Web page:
Man Who Discovers His 70-Year-Old Stock Shares Are Worth $2 Million Makes A Stunning Decision

If you happened to come into a lot of money all of a sudden, what would you do with it? Many people would take lavish vacations and buy expensive name-brand merchandise, but there are others who would use it much, much differently.

When one elderly man discovered a number of stocks he’d purchased nearly 70 years ago were now worth a significant amount of cash, he was stunned. What would he do with so much money? Give it to family members? Upgrade his home? His answer, however, was nothing short of surprising…

Meet Russ Gremel. The 98-year-old Illinois resident didn’t ask for much; he always tried to live a simple, happy life. But one day recently, he discovered his world was about to be flipped upside down, and it was all from a decision he made 70 years ago…

Russ lived his entire life in the same house in Illinois. He never had any interest in designer brands or a fancy lifestyle, and he was always careful with his money—except for seven decades ago, when his brother convinced him to do something that was against his nature…

His brother told him that he should purchase $1,000 in Walgreens stock. Russ was hesitant at first, but after his brother insisted that it would be a wise investment, he decided to follow the advice.

It turned out his brother was right, and recently, Russ received some welcome news: his shares were now worth over $2 million! Russ was stunned. How would he spend his windfall? That was when he realized he’d do something new millionaires typically didn’t think of, and it was all inspired by his upbringing…

See, Russ grew up in a lower income household. His parents never had much money, but they were at least able to provide their children with food and a roof over their heads. It was far from a luxurious life, but it worked for them.

Russ never really had an interest in finances as he grew up. As far as he was concerned, his parents worked hard and provided as much as they could, and he was appreciative of all their hard work. He was content with the lifestyle he had.

In 1929, Russ’s father, a stove salesman, played the stock market and lost everything after the market crashed. Russ remembered having to share food with neighbors because no one could afford to go shopping. It was a hard time for everyone, and Russ felt lucky every day that his family overcame the struggle.

As Russ grew up, he always had an affinity for the outdoors. He would frequently take solo hiking and camping trips, and he spent many of his teenage years exploring the country and experiencing as much as he could.

When Russ was only 19 years old, he ventured out to explore what the West had to offer. He train-hopped, hitchhiked, and trekked his way to the coast. He also traveled through Yellowstone National Park in deep snow—and he loved every second of it.

Russ loved his adventures so much that, during World War II, he joined the Army. There, he served as a lieutenant, and he traveled to places like Kauai, Hawaii. He even spent some time on the island of Tinian.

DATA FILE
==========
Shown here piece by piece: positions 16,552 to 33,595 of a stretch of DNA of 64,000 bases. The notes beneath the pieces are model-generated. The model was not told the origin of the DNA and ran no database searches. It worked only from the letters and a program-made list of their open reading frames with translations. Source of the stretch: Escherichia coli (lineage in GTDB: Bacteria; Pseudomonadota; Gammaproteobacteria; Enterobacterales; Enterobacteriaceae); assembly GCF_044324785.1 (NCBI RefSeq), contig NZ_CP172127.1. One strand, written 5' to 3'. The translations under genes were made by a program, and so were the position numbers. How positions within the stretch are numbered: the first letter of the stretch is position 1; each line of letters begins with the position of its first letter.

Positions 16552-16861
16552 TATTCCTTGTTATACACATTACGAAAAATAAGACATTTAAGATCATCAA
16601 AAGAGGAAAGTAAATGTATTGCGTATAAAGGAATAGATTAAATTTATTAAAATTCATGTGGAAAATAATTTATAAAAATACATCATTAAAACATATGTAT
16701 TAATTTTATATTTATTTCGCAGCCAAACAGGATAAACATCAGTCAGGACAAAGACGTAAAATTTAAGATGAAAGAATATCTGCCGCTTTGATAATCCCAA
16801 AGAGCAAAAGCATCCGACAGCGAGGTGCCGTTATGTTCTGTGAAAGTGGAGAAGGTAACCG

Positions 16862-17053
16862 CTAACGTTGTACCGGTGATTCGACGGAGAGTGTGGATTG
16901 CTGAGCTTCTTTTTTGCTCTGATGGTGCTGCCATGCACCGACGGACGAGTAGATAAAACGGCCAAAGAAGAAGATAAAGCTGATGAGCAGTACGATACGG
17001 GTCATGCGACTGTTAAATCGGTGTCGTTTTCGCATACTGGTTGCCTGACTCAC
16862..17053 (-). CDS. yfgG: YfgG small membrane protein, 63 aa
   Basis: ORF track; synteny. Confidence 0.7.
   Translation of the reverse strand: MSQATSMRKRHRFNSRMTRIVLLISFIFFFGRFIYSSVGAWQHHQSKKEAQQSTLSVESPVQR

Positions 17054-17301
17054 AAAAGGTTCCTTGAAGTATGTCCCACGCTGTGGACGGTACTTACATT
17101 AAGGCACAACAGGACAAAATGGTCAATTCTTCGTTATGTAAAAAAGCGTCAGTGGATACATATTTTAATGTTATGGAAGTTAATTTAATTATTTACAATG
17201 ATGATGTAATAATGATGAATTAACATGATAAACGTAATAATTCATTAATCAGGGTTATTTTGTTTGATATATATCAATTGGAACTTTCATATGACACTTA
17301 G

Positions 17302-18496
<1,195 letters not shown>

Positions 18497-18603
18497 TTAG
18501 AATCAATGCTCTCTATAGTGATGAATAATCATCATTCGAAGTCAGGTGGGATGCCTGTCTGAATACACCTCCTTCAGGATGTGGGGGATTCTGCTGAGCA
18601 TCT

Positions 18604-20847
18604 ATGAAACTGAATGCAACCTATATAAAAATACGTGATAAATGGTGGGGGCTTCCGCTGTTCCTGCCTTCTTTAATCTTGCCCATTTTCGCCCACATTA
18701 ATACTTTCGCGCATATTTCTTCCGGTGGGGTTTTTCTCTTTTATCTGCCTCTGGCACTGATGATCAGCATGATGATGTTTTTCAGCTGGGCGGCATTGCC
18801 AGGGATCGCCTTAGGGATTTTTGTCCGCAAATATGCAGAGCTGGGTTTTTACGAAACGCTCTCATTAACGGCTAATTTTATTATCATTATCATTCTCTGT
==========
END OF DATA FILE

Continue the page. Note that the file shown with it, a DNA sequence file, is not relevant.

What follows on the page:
During the Korean War, Russ served in Washington, D.C. He counted joining the military as one of the greatest decisions he’d ever made. It truly shaped who he became as the years went by…

After Russ left the military, he joined the Boy Scouts, and he spent the next several decades as a scoutmaster helping thousands of young men learn to appreciate and preserve the natural world. To this day, people remember what an amazing scout leader he was.

Even though Russ had a law degree from Northwestern University, he knew he didn’t want to live a traditional life and work for someone else. So, he saved up every penny he earned, drastically cut his living costs, and he retired at 45.

Russ noticed that his Walgreens stocks were increasing in value, but he didn’t give much thought to cashing them out. After all, he had everything he needed, and he was happy. One day, however, he had a brilliant idea…

Russ approached the Illinois Audubon Society with an offer: he was willing to donate all the money from his stocks to the society so long as they used the funds to help build a wildlife sanctuary. The society happily agreed to put Russ’s money toward this great cause.

The Illinois Audubon Society had been interested in purchasing a 395-acre plot of land from Augustana College for some time, and with the $2 million they received from Russ, they were finally able to do it! They named it Gremel Wildlife Sanctuary in his honor and invited some very special attendees at the dedication ceremony.

Some of Russ’s former Boy Scouts from decades earlier even made the trek to the property! Russ was thrilled that so many people were excited about the new sanctuary.

The sanctuary was home to a vast array of animal species, including more than 170 types of birds and relatively rare turtles. It gave visitors an opportunity to see what Illinois looked like before people developed it.

Even though Russ was happy that he was able to help the Audubon Society, he never really considered the money to be his to begin with. He figured that he never really earned any of it; he simply held on to a lucky stock investment.

“You have to do some good in this world,” Russ said. “That’s what money is for.” He added that, even without the money, he managed to have “one hell of a good life.” The world sure could use more acts of generosity like his!

Russ Gremel was truly a remarkable human being. Most people would’ve used the money for selfish reasons, but not him. He understood the importance of humility and generosity, and we should all take a page out of his book!

If there were more people like Russ in the world, we’d have far fewer problems. Hats off to you, Mr. Gremel!

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